The shortage of low-priced apartments in more and more big cities provokes increasing criticism in the media and with a number of local politicians. Strategies like public subsidies for building social housing with occupancy obligations, occupancy rights in private housing etc. known from earlier housing emergencies are discussed as possible housing policy reactions. Building an affordable housing stock in communal management – in the sense of an infrastructure achievement – is not on the agenda today. This contradicts the dominance of free enterprise housing supply and not only the basic ideology of German housing policy. It seems to be a consequence of another ideological assumption. In this perspective, there cannot be a broad permanent class of low-income households as a result of the capitalist economic mode. Instead, the current housing need is segmented into special groups like households with temporary socio-economic problems.

The example of communal housing construction in Vienna shows government housing policy can go different ways in crisis times. The Vienna history also shows that strong external pressure is necessary: from the side of other capital fractions that have an interest in low rents in the sense of lower wage levels to ensure international competitiveness and secondly from the side of housing seekers. This pressure does not currently exist. Warning references to the political consequences of social divisions are isolated. On the side of housing seekers, a colorful spectrum of renters and renter initiatives face other conflict parties (owners of housing). There isn’t a well-organized Vienna working class with explicit political goals. Therefore, building a city-wide or (supra-) regionally organized political rental assistance seems necessary.

Housing cooperatives are often seen as another possibility for improving the supply of affordable living space. Acceptable and stable rents are possible here since such housing stocks serve the needs of their members and not the realization of high profits…

Housing is a basic need that cannot be adequately satisfied by the market. Great investments are necessary that cannot be made by many private parties. A rental housing system is imperative. This assumes a sufficient supply of affordable living space that has never happened. This problematic is actually intensifying since much profit-seeking capital flows into building high-priced apartments. In the scope of so-called gentrification, this leads to further displacement of the poorer parts of the population from downtown areas and intensifies the social segregation. Homelessness also increases.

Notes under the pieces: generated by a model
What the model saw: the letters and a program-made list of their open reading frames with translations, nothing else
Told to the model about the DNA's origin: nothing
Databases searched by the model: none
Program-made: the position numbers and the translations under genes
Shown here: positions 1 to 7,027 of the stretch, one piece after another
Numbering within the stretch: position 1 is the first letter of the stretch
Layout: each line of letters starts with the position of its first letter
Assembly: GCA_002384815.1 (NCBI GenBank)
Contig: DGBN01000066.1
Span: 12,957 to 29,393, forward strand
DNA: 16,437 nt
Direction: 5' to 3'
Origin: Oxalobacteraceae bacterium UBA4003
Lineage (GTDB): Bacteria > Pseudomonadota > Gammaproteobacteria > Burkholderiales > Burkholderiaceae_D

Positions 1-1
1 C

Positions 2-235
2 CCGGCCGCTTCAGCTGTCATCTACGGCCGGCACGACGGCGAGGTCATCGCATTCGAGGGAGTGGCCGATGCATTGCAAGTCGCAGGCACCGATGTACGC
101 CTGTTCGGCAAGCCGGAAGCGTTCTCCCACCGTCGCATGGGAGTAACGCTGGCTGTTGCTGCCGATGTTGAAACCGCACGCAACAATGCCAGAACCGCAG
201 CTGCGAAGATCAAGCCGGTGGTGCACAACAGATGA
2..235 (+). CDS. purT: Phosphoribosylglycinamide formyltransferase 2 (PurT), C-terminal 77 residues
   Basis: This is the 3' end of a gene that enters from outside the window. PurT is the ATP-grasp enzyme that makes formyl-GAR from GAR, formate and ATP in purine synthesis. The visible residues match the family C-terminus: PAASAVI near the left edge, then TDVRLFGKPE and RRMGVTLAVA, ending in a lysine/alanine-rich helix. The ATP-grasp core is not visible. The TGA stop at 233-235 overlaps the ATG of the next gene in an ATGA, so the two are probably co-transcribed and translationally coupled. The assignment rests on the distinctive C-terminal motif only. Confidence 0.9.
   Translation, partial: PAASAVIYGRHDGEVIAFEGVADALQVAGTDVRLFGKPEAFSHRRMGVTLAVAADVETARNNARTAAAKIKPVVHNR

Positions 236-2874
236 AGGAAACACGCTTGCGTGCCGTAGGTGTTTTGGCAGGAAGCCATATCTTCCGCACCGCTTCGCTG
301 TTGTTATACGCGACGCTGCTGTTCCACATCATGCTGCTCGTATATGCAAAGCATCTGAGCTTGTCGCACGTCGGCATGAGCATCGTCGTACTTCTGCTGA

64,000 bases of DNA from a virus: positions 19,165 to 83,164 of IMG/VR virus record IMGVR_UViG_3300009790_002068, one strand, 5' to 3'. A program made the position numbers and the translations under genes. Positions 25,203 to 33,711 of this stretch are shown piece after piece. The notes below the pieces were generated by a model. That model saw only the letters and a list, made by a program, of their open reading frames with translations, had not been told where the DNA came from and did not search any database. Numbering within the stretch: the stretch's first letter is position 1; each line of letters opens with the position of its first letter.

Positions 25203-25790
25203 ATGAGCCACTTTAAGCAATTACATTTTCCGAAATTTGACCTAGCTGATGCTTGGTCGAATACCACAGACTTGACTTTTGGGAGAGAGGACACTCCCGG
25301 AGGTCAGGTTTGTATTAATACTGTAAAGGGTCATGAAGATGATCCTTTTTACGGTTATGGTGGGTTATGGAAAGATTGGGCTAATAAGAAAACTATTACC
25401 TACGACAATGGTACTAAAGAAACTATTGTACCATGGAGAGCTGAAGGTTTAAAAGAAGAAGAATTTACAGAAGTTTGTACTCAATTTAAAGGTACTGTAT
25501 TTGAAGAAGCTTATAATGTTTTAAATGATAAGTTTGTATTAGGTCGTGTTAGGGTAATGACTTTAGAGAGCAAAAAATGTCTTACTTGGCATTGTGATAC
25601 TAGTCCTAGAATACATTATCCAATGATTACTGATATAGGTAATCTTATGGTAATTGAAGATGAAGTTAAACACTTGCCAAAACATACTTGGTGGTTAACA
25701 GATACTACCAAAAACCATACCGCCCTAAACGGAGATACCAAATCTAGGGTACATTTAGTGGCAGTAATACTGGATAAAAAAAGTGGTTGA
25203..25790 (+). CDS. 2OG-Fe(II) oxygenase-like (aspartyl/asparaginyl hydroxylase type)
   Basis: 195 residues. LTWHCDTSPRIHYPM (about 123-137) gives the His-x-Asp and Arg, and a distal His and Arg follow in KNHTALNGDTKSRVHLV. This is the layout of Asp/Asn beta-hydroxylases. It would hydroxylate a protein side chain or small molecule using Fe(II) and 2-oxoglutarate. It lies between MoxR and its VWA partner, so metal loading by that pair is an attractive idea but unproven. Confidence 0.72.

Many examples of house building by the public authority show the dominant goal was not making available affordable housing. Rather, housing policy was only a means for pursuing other political ideologies…

All this points to a peculiarity of housing as social infrastructure. Housing makes possible specific social relations and lifestyles. Housing creates social connections, divisions and separations (ghetto formations, social apartheid) and does not only mean having a roof over one’s head. Since housing is intensely connected with social lifestyles, it is marked by individual preferences and cannot be standardized like for example health care, education and transportation.

Housing as Social Infrastructure

Free living space is not possible on account of high costs. Free space would also force a regimentation and control that would be hardly desirable. Thus, supply conditions on the market must be influenced by the citizenry and self-organized projects supported. The central concern can only be ensuring an adequate and affordable supply of housing for all parts of the population and sufficient possibilities for individual creativity. Housing as infrastructure can not mean guaranteeing the same basic supply for everyone since this would necessitate considerable controls and rationing. An individual right to a certain living space (size, amenities) cannot be guaranteed.

Necessary measures, different situations and needs must be considered.